While Government has clearly stated its intention of maintaining a multi-currency system based on the dual use of the US dollar and the Zimbabwe dollar in the main, there is increased risk that the local currency might not last that long.

Economic observers feel authorities have not backed the local currency enough for it to stand ground alongside the US dollar.

Economic analyst, Kudakwashe Mugova, blamed policy measures introduced by authorities for the waning use of the local currency.

Mugova described the decision to steeply increase interest rates and restricting stock market activities among others as “an overkill” to the use of the local currency.

He said using US dollar cash is now more attractive than the local currency which is associated with several tax and transaction charges.

Another analyst, Dr Prosper Chitambara, said high levels of inflation had forced economic agencies preferring to transact in a more stable US dollar.

He said as long as we have high inflation the local currency can’t effectively function as money and that explains why economic agencies prefer to transact or hold the US dollar.

“So for as long as we have chronic high inflation, then obviously there would be no market incentive for economic agencies to prefer to transact in the local currency.”

Dr Chitambara said the fortunes of the local currency are intricately linked to what happens on the inflation front which needs to be reduced to “single-digit levels”.

“We need to sustain the reform agenda that government has been implementing, enhance the efficiency of public spending, liberalisation of the foreign exchange market.

“I think once we continue on that path, I think that should have a more significant effect on de-dollarising.”

Another economist, Dr Reneth Mano, blamed the waning use of the local currency on the “post-2018 unbridled expansionary monetary policy and fiscal expenditure policies,” which went “terribly wrong”.

He said the government made some terrible mistakes that field macroeconomic instability triggering precipitous rise in inflation and erosion of value of the local currency.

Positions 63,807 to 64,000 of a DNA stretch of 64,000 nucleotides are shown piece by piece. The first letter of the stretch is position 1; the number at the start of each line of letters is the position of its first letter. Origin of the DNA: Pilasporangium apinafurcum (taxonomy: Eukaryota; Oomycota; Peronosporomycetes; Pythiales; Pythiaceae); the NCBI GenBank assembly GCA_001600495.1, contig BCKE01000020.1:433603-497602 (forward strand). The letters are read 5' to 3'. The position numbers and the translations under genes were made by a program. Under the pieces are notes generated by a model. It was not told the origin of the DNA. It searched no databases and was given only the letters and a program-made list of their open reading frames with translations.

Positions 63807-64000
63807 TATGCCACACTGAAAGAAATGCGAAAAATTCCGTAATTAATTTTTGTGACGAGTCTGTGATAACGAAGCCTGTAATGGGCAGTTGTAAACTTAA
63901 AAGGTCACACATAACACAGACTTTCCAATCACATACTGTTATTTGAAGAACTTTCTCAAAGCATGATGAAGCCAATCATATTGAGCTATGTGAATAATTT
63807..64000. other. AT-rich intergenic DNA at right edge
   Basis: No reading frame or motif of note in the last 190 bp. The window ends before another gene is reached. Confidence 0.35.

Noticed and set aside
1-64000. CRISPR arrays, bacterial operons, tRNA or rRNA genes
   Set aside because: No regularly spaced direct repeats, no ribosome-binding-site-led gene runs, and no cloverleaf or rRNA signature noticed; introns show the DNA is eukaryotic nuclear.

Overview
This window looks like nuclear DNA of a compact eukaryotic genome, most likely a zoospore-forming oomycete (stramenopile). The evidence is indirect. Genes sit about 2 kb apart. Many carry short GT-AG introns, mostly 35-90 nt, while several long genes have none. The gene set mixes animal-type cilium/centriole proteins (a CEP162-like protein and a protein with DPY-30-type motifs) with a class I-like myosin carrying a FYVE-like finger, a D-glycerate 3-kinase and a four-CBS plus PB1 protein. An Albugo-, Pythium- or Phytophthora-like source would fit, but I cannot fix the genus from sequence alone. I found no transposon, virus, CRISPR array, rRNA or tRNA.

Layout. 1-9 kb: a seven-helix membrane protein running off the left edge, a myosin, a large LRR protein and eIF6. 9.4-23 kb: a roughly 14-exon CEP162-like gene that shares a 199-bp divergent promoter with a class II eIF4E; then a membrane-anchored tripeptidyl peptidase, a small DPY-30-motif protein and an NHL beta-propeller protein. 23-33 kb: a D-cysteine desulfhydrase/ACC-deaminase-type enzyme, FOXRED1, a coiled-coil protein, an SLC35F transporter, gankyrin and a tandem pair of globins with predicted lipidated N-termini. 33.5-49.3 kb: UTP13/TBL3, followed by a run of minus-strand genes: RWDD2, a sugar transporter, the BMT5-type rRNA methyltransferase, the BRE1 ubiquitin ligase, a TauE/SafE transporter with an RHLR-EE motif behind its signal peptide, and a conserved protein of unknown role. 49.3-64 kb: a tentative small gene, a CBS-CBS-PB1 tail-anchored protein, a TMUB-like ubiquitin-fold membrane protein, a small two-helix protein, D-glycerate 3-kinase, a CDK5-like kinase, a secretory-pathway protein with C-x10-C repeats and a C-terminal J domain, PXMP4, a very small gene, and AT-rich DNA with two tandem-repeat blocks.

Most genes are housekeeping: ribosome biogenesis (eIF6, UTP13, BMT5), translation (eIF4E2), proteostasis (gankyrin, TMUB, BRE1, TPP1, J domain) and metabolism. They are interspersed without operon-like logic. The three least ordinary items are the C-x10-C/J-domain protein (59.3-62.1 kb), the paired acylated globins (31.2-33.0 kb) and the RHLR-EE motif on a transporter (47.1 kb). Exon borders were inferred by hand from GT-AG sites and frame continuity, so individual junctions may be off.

He called on both monetary and fiscal authorities to “embrace global best practice in managing macroeconomic stabilisation crisis.”

Trigrams analyst, Walter Mandeya, said the waning use of the local currency “is a result of several factors which include a high level of informal cash trading, shortage of ZWL cash available through the banking system (due to unreasonably low limits), inversely the ready availability of USD cash, the high velocity with which the USD moves through the economy in comparison to the ZWL, pricing that discounts USD cash, to mention a few”.

“We believe that both currencies can co-exist, but government has to actively encourage the use of the ZWL through incentives, rather than punitive measures.

“There is need for further innovation by both government and the private sector to bring greater confidence in the intermediation role of the formal financial system between these currencies.

“Government will need to enact specific laws that add to the protections given to savers and formal intermediates around the use of this dual currency system for the ratios to skew back in favour of the local currency,” Mandeya said.

Farai Mutambangwe, an executive director with the SME Association of Zimbabwe, said what is lacking is a “proper formal market” for interchange between the Zimbabwe dollar and the US dollars.

“It means that people then prefer the better currency which is the US dollar and they shun the inferior currency which is the Zimbabwe dollar.

He said people look for stability and a currency that does not change value every day.

The Zimbabwe dollar has been losing value since it was reintroduced in 2019.

This year alone it has lost 16 percent of its value on the official foreign currency auction system. – Business Weekly